Fig. 11-13 The surface tension isotherms plotted in a - In (c) for the three surfactants, the neighboring members of a homologous series... |

When water soluble surfactants adsorb at the interface between a liquid hydrocarbon and water, the trends in adsorption are very similar to those established for the air - solution interface (see Chapter II). The Traube rule remains valid, and the dependence of the surface tension on concentration can be described by Szyszkowski s equation (11.18). Moreover, at identical surfactant concentrations, the absolute values by which the surface tension is lowered at water - air and water - hydrocarbon interfaces are not that different. The surface tension isotherms for these interfaces are parallel to each other (Fig. III-6). That is due to the fact that the work of adsorption per CH2 group, given by eq. (II. 14), is determined mostly by the change in the standard part of the chemical potential of the solution bulk, q0. Similar to the air-water interface, the energy of surfactant adsorption from an aqueous solution at an... [Pg.178]

Fig. VI-15. Schematic drawing of the Fig. VI-16. The surface tension isotherm of the mixed micelle solution of micelle-fonning surfactant in the... |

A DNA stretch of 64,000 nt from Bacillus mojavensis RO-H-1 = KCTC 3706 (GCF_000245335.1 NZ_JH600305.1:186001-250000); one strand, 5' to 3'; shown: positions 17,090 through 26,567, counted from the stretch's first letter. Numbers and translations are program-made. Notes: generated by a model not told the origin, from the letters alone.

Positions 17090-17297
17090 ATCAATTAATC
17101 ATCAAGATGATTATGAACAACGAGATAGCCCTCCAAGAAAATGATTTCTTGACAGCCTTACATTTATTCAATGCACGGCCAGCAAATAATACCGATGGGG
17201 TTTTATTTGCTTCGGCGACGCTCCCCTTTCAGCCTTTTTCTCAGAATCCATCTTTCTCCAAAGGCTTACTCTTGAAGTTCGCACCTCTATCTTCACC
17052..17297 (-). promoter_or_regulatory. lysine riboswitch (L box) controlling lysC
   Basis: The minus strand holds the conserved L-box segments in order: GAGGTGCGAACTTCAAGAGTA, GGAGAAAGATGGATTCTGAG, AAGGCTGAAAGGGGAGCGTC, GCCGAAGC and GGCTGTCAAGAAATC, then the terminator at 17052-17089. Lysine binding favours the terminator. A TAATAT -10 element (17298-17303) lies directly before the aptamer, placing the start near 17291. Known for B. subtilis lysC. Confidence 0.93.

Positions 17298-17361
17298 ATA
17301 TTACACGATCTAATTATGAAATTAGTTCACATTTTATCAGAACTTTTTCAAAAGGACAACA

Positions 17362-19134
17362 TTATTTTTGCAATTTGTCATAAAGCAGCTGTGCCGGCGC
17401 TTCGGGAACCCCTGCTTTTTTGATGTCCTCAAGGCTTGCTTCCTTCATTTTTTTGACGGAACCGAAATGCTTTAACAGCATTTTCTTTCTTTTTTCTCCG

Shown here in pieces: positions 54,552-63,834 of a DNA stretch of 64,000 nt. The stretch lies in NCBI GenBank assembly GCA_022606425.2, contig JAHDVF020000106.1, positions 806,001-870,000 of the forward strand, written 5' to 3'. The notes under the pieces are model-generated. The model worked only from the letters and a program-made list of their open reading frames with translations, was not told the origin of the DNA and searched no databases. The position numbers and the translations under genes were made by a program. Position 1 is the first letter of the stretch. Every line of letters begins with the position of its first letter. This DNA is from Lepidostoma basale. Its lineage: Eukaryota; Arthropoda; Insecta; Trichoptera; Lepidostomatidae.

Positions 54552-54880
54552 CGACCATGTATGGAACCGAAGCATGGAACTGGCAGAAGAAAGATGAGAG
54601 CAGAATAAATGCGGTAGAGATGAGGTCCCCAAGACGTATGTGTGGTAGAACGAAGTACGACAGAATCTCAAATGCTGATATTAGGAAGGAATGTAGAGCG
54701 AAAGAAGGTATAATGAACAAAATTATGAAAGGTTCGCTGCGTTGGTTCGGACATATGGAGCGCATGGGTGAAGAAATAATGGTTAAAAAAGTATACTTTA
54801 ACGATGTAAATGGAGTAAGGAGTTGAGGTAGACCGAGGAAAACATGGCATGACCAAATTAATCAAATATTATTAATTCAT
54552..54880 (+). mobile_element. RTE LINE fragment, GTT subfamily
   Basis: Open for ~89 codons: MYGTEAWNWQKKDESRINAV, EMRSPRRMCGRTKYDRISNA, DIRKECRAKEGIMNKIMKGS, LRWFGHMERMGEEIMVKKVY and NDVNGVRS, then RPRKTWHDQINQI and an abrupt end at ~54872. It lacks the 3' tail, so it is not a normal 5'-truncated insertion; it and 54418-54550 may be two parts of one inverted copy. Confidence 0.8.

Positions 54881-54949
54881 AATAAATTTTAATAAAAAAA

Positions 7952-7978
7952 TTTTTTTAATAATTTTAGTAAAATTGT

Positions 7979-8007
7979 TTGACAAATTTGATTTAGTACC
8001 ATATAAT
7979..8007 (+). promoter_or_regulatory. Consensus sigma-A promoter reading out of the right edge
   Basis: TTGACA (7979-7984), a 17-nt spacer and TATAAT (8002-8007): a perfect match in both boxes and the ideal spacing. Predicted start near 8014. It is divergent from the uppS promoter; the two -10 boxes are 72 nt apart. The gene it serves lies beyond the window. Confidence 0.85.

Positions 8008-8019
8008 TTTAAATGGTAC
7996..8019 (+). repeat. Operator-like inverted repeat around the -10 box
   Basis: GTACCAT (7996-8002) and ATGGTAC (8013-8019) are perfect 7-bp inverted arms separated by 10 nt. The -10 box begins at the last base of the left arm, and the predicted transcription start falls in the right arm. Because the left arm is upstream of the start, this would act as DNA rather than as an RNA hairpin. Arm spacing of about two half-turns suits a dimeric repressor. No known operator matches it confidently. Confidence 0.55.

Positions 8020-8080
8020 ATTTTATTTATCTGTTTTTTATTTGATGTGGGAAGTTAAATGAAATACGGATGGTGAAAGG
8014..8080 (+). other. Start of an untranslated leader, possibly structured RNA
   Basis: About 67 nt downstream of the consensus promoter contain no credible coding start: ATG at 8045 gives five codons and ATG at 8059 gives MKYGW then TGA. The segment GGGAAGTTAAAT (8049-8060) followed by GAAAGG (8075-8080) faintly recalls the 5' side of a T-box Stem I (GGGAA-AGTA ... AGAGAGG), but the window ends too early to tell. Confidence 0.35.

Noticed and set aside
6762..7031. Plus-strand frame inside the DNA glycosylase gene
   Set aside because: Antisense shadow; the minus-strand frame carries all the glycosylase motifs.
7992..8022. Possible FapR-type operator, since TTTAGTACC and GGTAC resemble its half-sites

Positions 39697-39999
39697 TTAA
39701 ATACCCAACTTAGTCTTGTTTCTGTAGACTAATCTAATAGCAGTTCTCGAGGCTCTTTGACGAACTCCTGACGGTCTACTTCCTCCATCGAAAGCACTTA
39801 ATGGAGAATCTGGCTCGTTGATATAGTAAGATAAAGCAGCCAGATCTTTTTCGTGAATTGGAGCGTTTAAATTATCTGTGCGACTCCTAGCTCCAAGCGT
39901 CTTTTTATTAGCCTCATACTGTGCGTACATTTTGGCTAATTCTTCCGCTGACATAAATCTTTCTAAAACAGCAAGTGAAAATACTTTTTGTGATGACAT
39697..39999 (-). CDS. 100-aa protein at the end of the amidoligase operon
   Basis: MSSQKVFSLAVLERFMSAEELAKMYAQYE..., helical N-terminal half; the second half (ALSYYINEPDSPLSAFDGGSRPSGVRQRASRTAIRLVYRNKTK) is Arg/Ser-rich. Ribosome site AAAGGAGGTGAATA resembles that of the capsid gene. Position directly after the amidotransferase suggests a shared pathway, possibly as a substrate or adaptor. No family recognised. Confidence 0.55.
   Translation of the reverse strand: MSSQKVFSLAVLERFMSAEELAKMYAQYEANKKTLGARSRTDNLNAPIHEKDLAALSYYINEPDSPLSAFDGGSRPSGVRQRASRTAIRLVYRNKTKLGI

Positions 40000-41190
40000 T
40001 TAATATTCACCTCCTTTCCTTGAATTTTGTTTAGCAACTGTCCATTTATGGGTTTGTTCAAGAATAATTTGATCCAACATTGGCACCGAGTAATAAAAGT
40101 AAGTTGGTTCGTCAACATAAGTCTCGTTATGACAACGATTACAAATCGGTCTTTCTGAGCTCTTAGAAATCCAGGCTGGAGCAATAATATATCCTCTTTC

Equations of state for surface layers, adsorption isotherms (below referred to as simply isotherms ) and surface tension isotherms can be derived by equating the expressions for the chemical potentials at the surface, Eq. (2.7), to those in the solution bulk... [Pg.104]

It is seen from the von Szyszkowski-Langmuir surface tension isotherm, Eq. (2.41), that at a given temperature the shape of the surface tension isotherm is determined by only one parameter cOg =cO =cd. The other parameter b enters this equation as a dimensionless variable be, in combination with the concentration. Therefore, the value of b does not affect the shape of surface tension isotherm, and only scales this curve with respect to the concentration axis. It should be noted that this dependence on b is characteristic to all the equations presented above. The dependence of the surface pressure isotherm on the molar area co is illustrated by Fig. 2.1. It is seen, that the lower ro is, hence the higher the limiting adsorption T = 1/co, the steeper is the slope of the n(c)-curve. [Pg.112]

The von Szyszkowski equation (2.41) and Frumkin equations (2.37)-(2.38) have been used for the description of experimental surface tension isotherms of ionic surfactants [40, 58]. Thus the constant a in the Eqs. (2.37)-(2.38) reflects simultaneously intermolecular attractive (van der Waals) and interionic repulsive interactions. As a result, for the ionic surfactants the constant a can have either a positive or negative sign. [Pg.113]